Lesson 6: A River Ran Wild

Getting Started

Questions to Explore

  • What changes do humans cause in the environment? What changes are natural?
  • How do changes in the environment affect people?
  • How can changes be positive? How can they be negative?

Facts and Definitions

  • Factories can pollute rivers.
  • Native Americans (Indians) lived in North America before settlers came.


  • Analyze the effects of change in communities and predict future changes. (SS)
  • Analyze environmental issues, past and present, and determine their impact on different cultures. (SS)
  • Describe human movement in the settlement patterns of rural, urban, and suburban areas. (SS)
  • Identify and describe the people, vegetation, and animal life specific to certain regions and describe their interdependence. (SS)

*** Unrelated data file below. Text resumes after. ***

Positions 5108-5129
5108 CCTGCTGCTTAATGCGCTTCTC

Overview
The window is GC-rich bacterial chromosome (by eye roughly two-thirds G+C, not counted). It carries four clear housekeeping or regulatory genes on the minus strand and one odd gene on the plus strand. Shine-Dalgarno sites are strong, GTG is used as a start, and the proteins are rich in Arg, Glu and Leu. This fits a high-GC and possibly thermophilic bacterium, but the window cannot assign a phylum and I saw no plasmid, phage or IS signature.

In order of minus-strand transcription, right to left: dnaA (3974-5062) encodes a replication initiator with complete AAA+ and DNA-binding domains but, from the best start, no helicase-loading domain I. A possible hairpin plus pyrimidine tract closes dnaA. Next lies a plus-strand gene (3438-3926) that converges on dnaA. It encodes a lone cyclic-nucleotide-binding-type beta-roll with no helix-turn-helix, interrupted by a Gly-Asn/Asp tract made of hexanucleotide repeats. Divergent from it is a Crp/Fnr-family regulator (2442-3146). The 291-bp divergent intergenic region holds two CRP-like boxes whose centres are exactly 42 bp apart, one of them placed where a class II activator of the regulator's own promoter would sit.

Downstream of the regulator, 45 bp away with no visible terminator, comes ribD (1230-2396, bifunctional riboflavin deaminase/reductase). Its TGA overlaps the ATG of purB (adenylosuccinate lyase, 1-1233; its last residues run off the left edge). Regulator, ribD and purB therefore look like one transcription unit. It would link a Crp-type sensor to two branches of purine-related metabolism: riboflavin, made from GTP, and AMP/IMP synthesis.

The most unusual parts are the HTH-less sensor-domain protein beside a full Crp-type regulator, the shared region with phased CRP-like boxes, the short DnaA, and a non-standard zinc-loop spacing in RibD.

• Observe and record changes. (S)
  • Observe and describe properties of rocks, soil, and water. (S)


  • A River Ran Wild by Lynne Cherry
  • 3 small identical plants
  • 3 water bottles
  • clay
  • colored pencils or markers
  • construction paper
  • dried cranberries
  • glue or tape
  • laundry detergent
  • long stick
  • map of Massachusetts
  • nuts
  • pencil
  • permanent marker
  • plastic sandwich bags
  • rubbing alcohol
  • ruler
  • scissors
  • string or yarn


Materials: construction paper, dried cranberries, map of Massachusetts, nuts, plastic sandwich bags
Before beginning this lesson, hide some small plastic sandwich bags filled with nuts and small berries around the back yard or, if the weather prevents going outside, around the house. Cut some fish out of construction paper and set them in a section of the yard or on a blanket in the home — this area will be designated as the river.

Locate the Nashua River on a map of the state of Massachusetts. Ask your child to describe a woodland river habitat. Ask her what the land would look like and what types of animals might be found there.